What is the difference between the Premier League and non-league football? Matt Cafer, a goalkeeper, who has played for Yeovil Town, non-league clubs Weymouth and Bath City as well as in Gibraltar for Europa FC and Manchester 62, decided to give his opinion on why some players make it to the very top and others don’t.
Footballers at every level of the game work hard, but some stand out more than others and for Cafer, it is about shining at the right moment as some talented players in the lower leagues just don’t get picked up by bigger clubs.
Cafer explains: “You could have three amazing games and none of them [scouts] watching you and the one game that there are people there watching you, you have an absolute howler.”
One of those players who was lucky enough to get spotted from a lower league club was Deli Alli, who played for League One side MK Dons before his big move to Tottenham Hotspur.
Cafer says: “he [Alli] was doing exactly what he’s doing now in the Premier League as he was in League One at MK Dons so it’s not the fact that there’s not ability down there, it’s just when you get the opportunity to prove to play in the Premier League at the highest level.”
Consistency is also another key factor. Many players are able to hit thirty, forty yard screamers but are unable to produce the superb displays on a regular basis.
In some respects, a player like Alli was lucky to get the opportunity to climb out of League One and into one of the top Premier League clubs – it’s not always easy for players to prove themselves to teams higher up the tree.
This is the pyramid scale. It is much easier for players to start out at the academies of a top Premier League team than a Football League side like Alli or Cafer, who began his career at Yeovil Town’s academy. It is fiendishly difficult to climb the pyramid scale.
Cafer says: “If you’re a youth team scholar at a Premier League club, if you get released after your scholarship or after a first year professional contract, you’ll simmer down to maybe Championship if you’re lucky, but if not certainly a League One club will take you without even looking at you because you’ve had that Chelsea background.”
But when you’re at a club in the Football League, it is easy to get pushed further down the pecking order, by the players who were formerly at Premier League clubs. This is how many players can end up in the non-league.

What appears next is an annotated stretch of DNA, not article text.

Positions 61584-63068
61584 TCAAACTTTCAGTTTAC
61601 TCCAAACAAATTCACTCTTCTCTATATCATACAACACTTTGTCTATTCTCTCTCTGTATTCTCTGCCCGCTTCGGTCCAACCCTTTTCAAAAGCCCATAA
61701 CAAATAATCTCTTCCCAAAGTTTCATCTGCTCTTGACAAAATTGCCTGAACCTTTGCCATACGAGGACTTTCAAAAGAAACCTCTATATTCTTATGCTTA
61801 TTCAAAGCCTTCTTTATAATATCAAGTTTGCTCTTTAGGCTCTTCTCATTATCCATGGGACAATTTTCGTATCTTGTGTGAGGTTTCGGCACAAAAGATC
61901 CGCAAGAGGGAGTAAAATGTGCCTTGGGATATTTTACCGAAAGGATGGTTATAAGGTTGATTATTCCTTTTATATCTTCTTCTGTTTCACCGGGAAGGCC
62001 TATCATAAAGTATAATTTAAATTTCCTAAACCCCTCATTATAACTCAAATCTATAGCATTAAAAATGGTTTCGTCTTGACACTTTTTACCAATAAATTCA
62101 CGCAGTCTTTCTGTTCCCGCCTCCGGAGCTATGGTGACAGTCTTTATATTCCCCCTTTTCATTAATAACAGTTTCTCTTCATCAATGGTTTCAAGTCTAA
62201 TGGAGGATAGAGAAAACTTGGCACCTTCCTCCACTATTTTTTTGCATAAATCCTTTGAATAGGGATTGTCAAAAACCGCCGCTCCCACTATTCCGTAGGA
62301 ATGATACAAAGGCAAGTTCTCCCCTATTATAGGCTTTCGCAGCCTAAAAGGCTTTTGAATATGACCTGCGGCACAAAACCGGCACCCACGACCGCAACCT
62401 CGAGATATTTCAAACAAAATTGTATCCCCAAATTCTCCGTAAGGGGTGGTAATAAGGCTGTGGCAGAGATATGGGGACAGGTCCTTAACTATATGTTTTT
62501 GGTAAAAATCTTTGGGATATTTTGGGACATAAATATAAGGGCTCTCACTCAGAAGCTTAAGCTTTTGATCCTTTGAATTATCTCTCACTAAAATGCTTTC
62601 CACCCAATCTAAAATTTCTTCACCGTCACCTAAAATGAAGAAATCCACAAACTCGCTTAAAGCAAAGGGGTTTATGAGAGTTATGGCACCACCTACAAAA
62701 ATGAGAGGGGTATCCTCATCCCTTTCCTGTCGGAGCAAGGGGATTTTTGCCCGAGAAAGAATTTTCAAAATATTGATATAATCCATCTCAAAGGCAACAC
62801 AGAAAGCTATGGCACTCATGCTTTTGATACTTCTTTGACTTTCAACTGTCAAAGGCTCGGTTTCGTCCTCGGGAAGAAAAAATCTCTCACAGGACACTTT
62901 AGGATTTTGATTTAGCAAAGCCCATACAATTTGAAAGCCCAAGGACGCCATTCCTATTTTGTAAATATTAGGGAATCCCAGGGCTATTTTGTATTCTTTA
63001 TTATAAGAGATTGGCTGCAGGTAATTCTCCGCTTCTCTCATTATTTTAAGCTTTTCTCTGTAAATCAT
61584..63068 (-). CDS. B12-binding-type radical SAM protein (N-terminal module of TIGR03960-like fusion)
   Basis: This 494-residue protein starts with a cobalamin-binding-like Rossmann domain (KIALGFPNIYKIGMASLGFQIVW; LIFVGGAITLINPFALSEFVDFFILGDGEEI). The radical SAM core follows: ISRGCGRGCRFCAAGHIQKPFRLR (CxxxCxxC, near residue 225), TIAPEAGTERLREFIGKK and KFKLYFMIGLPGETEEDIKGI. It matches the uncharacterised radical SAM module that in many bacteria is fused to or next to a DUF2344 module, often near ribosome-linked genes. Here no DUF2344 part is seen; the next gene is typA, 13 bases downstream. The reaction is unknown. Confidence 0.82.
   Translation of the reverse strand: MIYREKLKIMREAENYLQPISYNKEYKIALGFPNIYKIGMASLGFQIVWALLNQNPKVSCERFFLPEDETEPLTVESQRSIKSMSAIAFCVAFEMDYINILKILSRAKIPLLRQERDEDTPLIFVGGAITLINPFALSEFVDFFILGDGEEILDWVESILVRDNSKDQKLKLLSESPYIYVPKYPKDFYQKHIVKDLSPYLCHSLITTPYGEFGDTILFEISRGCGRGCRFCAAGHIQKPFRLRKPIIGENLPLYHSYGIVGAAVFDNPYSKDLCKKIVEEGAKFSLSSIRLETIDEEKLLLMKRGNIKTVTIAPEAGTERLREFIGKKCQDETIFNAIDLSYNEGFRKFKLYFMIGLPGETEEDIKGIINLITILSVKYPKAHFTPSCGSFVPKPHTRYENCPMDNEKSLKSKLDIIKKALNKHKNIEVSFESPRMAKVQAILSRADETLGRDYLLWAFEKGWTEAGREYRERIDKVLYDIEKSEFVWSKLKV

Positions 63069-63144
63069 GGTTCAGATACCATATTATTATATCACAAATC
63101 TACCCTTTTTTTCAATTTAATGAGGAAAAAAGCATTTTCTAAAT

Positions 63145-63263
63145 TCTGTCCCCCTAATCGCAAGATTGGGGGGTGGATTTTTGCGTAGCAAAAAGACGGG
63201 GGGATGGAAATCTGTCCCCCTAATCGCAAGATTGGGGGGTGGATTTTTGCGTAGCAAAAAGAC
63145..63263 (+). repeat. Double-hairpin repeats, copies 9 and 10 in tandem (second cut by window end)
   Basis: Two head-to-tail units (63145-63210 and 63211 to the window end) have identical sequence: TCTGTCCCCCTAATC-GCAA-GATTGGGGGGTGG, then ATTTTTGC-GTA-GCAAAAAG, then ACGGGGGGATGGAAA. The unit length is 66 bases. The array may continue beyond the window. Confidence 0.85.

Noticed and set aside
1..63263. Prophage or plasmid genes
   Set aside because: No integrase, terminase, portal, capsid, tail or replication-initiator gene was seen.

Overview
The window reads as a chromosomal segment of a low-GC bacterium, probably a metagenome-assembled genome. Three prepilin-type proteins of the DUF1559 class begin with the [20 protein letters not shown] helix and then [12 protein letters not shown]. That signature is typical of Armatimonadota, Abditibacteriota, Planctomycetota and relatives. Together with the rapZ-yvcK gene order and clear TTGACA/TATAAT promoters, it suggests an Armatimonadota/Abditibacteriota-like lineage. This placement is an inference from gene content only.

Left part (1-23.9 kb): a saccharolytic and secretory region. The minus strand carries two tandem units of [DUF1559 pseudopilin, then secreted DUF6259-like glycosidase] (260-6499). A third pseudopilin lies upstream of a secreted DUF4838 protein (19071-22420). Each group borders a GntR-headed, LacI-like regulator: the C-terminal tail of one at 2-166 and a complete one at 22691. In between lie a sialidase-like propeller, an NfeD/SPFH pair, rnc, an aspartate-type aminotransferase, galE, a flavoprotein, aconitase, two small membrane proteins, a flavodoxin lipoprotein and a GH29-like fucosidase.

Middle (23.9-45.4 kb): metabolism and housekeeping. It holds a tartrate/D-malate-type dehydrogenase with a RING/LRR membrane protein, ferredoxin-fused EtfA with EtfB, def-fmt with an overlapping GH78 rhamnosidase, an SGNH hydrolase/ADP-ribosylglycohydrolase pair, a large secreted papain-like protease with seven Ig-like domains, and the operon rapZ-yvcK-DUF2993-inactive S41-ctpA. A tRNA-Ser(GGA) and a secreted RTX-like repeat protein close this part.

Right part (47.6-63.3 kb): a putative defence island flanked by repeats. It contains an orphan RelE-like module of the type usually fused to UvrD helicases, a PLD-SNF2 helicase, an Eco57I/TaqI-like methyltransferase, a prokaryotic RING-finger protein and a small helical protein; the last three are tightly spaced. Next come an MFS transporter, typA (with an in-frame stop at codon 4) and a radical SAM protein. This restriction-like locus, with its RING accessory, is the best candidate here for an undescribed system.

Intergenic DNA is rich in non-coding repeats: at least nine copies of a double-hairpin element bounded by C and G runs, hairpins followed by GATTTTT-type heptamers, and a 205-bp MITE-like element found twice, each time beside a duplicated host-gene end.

Cafer adds: “If you were at a League One or League Two club and you don’t get given an opportunity as a pro, realistically they’re not going to be many clubs that will say if Yeovil didn’t want him, what chance is there that we’re going to want him?”
A lot of clubs who are taking players with a Premier League background are eager to snap them up without really looking at them because these players would have received a higher level of training than players at academies at clubs in the Football League.
“They’re still going to be steps ahead just from the coaching, maybe not ability-wise. That level of understanding of football is going to be a lot higher, it will just be a lot easier for them to adapt,” says Cafer.
Having recently left National League South team Bath City, Cafer is still optimistic that he can climb up a few tiers to play consistently for a League One or League Two club within the next few of years.
Currently injured, he continues to work out regularly so he can keep himself at the same level as other footballers who are playing full-time.
He also believes that strength training is an integral part of the game because of the physicality of the English system.
However, the demands of the game here are very different to the Gibraltar Premier Division where Cafer played from 2014 to 2017 for Europa FC and then Manchester 62.
Cafer explains that the Gibraltan game is based more on the Spanish style of playing:. He says: “Their ideas and methods of playing are a lot more on the Spanish tiki-taka way you see Barcelona play. They love to play little circles, little rondos before training, they’re always one touch, two-touch they try to play the beautiful way of football.”
When considering the possibility of playing abroad, Cafer recalls what his agent at the time told him: “You have a chance to get in to qualify for Europa League – something you might never get the opportunity to do again.”
The move proved to be a success and between the ages of 19 and 22, Cafer made six appearances in the Europa League.
Football, however, is only part-time and Cafer pursues one of his other passions in social care as a support worker for children and says that it is a career he would like to do when he’s no longer playing football.
Of course, most non-league players are only playing part-time so for Cafer, it’s not true that a lot of footballers just play for the money or the fame.
He says: “You’re playing football because you love it, you’re turning up on a cold Tuesday night in the pissing rain where you finish work after a ten-hour shift.”
The non-league is also a place where some “hidden gems” or Jamie Vardys could get missed, so scouts might want to take closer note of the players in those leagues because in Cafer’s words it’s “very, very underrated.”
Featured image: Simon Howe (@yuffie_city) | Twitter